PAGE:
On the local quintet's new album, Tonight We Love You, the group's '90s fetish ducks and weaves, only occasionally landing a hard right hook: The two-minute "Descriptions" is a punky twist on Yo La Tengo's "Sugarcube," and every bit as sonically complex; the brilliant "Sorrow to Shallow" reminds of Rainer Maria or early Hazel.
What emerges more often here is a newly layered approach that de-emphasizes the angular guitar of DOTD's past efforts in favor of a thicker and juicier sound. Even vocally, the band has grown more playful: Keyboardist/vocalist Cassie Neth can be almost Nico-esque in delivering the band's semi-abstract lyrics, while guitarist/vocalist Aaron Miller is a more forceful student of post-punk.
So integral are the vocalists to DOTD's driving sound that I find myself skipping two perfectly lovely instrumental tracks, "Invitation" and "Interlude." Those songs seem determined to prove that DOTD is capable of more than just balls-out, Fugazi-esque post-punk, but it's a point the band made early on shoegazey opening track "Cartoon Eyes." In a city in desperate need of smart rock music with real bite, this band never really needed to prove anything, but the album's strong final suite still makes a nice argument for DOTD's relevance (though the anthemic "Coeur D'Alene," the most lyrically revealing track in the collection, probably should have been the set-ender). Granted, I'm a relic of the '90s, but Deer or the Doe has added some nice little tricks to its repertoire these past few years, arriving at a place that's at once sentimental and vital—and, thankfully, more than a little rock 'n' roll.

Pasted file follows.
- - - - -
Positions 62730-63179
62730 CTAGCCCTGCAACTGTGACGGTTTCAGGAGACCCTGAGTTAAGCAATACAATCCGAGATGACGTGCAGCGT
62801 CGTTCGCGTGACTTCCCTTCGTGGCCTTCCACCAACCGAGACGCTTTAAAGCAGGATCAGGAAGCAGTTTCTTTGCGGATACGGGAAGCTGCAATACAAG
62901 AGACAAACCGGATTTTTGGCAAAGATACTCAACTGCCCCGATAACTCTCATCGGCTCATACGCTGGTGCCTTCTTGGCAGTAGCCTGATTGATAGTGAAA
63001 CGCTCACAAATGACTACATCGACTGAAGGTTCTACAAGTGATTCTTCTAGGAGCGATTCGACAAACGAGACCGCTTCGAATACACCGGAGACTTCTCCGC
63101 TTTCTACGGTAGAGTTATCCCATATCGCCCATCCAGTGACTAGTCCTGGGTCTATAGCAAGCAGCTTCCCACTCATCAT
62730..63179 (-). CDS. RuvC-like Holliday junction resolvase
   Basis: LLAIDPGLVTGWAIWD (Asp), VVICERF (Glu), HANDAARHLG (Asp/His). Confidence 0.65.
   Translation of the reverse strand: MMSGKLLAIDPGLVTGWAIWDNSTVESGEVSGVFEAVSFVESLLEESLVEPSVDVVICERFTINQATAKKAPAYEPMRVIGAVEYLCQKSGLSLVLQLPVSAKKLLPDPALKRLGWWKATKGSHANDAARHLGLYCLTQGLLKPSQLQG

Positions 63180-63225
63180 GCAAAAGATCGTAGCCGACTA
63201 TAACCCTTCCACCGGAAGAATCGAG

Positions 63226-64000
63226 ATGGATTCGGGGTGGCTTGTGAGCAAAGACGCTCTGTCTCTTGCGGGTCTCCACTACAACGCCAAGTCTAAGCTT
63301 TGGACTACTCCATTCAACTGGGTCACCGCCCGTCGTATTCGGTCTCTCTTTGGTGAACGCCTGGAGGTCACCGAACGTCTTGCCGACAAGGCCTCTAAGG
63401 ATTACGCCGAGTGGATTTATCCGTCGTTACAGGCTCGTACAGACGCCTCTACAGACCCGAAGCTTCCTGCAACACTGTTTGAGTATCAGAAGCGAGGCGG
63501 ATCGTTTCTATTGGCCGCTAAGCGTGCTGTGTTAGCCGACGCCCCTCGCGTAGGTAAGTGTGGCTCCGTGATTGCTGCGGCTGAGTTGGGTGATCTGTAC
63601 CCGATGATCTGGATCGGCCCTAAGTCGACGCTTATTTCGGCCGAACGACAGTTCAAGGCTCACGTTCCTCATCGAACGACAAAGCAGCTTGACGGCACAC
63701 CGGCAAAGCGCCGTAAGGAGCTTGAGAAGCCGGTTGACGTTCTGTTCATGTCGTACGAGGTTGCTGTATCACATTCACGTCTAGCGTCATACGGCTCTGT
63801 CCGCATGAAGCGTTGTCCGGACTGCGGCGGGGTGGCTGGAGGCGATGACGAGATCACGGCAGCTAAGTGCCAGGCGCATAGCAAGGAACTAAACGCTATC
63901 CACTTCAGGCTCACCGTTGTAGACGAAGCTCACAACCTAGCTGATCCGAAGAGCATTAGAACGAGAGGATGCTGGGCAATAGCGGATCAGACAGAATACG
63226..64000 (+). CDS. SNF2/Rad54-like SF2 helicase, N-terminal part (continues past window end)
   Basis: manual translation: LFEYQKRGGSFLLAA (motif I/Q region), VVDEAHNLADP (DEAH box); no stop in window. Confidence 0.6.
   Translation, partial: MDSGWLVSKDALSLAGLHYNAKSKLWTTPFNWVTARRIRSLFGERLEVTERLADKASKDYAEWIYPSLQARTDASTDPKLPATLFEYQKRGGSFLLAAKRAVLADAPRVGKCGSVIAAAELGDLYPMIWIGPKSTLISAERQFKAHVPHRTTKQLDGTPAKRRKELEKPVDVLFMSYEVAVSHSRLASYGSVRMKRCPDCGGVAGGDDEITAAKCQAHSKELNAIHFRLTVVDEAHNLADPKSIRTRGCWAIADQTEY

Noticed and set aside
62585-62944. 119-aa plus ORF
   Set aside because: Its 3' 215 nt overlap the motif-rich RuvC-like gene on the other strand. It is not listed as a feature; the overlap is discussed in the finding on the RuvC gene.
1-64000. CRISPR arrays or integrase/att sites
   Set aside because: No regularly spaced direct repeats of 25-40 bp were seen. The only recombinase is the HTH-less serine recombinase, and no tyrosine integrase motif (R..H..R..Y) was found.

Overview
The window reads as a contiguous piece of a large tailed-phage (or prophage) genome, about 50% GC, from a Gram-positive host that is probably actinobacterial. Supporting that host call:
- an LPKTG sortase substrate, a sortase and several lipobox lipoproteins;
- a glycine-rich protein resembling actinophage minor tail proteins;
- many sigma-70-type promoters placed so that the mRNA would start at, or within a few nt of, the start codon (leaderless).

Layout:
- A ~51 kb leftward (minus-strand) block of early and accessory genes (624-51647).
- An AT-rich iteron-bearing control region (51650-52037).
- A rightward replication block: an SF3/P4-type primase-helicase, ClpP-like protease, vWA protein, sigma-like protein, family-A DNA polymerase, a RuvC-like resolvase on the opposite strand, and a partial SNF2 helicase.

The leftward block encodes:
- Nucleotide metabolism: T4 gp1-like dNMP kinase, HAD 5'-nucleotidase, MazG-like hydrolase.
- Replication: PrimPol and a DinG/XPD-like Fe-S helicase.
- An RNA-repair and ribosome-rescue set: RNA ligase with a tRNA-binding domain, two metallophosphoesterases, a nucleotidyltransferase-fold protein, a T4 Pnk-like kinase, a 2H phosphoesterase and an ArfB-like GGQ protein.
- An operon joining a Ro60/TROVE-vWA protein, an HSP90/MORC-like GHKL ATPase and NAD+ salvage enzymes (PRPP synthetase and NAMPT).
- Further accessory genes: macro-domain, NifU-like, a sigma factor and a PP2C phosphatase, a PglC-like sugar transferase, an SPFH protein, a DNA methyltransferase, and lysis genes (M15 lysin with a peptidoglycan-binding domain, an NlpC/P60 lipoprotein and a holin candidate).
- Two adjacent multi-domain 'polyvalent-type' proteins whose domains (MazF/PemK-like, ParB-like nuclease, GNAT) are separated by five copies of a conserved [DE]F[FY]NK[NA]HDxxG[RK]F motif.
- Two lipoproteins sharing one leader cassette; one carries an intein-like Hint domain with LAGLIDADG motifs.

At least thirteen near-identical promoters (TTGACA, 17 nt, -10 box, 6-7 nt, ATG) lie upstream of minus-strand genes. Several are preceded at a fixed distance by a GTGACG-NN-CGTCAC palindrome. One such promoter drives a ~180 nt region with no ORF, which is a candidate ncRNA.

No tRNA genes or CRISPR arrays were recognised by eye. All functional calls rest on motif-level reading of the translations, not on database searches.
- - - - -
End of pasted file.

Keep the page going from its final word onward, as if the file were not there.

SEE IT: Deer or the Doe plays Mississippi Studios, 3939 N Mississippi Ave., on Thursday, May 31, with Radiation City and Point Juncture, WA. 9 pm. $6 advance, $8 day of show. 21+.